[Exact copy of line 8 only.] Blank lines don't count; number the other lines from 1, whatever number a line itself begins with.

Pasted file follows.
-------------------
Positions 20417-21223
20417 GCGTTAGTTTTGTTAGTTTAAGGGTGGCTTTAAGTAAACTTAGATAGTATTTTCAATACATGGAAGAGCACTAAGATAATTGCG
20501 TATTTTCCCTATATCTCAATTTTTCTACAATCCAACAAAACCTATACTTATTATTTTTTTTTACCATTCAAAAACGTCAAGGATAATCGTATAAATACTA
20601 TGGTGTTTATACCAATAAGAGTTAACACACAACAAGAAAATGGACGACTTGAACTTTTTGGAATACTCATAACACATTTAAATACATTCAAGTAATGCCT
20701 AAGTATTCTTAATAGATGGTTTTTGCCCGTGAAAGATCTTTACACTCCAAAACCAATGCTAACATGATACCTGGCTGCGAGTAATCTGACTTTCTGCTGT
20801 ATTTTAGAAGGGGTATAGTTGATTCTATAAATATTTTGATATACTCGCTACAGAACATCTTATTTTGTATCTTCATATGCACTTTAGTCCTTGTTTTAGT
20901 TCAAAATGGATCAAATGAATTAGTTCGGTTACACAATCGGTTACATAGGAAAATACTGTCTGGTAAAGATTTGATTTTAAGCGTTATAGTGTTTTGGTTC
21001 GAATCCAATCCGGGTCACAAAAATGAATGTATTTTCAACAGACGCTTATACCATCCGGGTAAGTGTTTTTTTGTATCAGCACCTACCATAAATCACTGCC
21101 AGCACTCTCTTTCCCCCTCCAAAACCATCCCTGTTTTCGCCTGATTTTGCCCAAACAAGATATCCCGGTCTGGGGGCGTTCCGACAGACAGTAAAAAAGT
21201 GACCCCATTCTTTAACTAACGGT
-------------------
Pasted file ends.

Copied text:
21001 GAATCCAATCCGGGTCACAAAAATGAATGTATTTTCAACAGACGCTTATACCATCCGGGTAAGTGTTTTTTTGTATCAGCACCTACCATAAATCACTGCC